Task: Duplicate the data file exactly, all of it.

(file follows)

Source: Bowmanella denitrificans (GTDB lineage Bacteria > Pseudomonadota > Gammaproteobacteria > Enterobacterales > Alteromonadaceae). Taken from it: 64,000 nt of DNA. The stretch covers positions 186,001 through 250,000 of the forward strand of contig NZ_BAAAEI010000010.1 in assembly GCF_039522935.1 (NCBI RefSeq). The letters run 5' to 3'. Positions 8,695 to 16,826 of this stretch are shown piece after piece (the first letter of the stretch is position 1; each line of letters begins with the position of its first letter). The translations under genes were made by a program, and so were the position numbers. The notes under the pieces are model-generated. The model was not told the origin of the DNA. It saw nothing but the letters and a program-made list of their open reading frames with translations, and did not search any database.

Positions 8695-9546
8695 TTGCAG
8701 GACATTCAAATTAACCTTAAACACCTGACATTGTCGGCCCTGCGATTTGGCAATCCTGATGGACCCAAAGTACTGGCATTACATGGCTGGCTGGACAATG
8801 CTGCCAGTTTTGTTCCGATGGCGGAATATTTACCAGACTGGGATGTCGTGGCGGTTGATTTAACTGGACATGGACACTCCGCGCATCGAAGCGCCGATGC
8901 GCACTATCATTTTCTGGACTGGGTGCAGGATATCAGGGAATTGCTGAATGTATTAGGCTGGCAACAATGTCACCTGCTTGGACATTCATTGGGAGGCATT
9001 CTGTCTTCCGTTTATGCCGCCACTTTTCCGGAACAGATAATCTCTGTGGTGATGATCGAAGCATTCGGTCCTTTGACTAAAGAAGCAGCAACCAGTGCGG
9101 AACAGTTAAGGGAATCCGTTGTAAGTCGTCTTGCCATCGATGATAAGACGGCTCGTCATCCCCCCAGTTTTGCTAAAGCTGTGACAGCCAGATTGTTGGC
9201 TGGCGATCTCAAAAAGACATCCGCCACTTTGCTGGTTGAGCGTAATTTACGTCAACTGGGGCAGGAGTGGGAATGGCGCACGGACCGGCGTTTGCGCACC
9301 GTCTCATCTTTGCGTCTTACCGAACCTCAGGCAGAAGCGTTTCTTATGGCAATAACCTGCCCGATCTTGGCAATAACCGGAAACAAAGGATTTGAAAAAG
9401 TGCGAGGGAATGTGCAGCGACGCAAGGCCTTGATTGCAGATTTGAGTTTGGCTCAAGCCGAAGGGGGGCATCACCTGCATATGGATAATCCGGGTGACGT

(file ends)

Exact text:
Source: Bowmanella denitrificans (GTDB lineage Bacteria > Pseudomonadota > Gammaproteobacteria > Enterobacterales > Alteromonadaceae). Taken from it: 64,000 nt of DNA. The stretch covers positions 186,001 through 250,000 of the forward strand of contig NZ_BAAAEI010000010.1 in assembly GCF_039522935.1 (NCBI RefSeq). The letters run 5' to 3'. Positions 8,695 to 16,826 of this stretch are shown piece after piece (the first letter of the stretch is position 1; each line of letters begins with the position of its first letter). The translations under genes were made by a program, and so were the position numbers. The notes under the pieces are model-generated. The model was not told the origin of the DNA. It saw nothing but the letters and a program-made list of their open reading frames with translations, and did not search any database.

Positions 8695-9546
8695 TTGCAG
8701 GACATTCAAATTAACCTTAAACACCTGACATTGTCGGCCCTGCGATTTGGCAATCCTGATGGACCCAAAGTACTGGCATTACATGGCTGGCTGGACAATG
8801 CTGCCAGTTTTGTTCCGATGGCGGAATATTTACCAGACTGGGATGTCGTGGCGGTTGATTTAACTGGACATGGACACTCCGCGCATCGAAGCGCCGATGC
8901 GCACTATCATTTTCTGGACTGGGTGCAGGATATCAGGGAATTGCTGAATGTATTAGGCTGGCAACAATGTCACCTGCTTGGACATTCATTGGGAGGCATT
9001 CTGTCTTCCGTTTATGCCGCCACTTTTCCGGAACAGATAATCTCTGTGGTGATGATCGAAGCATTCGGTCCTTTGACTAAAGAAGCAGCAACCAGTGCGG
9101 AACAGTTAAGGGAATCCGTTGTAAGTCGTCTTGCCATCGATGATAAGACGGCTCGTCATCCCCCCAGTTTTGCTAAAGCTGTGACAGCCAGATTGTTGGC
9201 TGGCGATCTCAAAAAGACATCCGCCACTTTGCTGGTTGAGCGTAATTTACGTCAACTGGGGCAGGAGTGGGAATGGCGCACGGACCGGCGTTTGCGCACC
9301 GTCTCATCTTTGCGTCTTACCGAACCTCAGGCAGAAGCGTTTCTTATGGCAATAACCTGCCCGATCTTGGCAATAACCGGAAACAAAGGATTTGAAAAAG
9401 TGCGAGGGAATGTGCAGCGACGCAAGGCCTTGATTGCAGATTTGAGTTTGGCTCAAGCCGAAGGGGGGCATCACCTGCATATGGATAATCCGGGTGACGT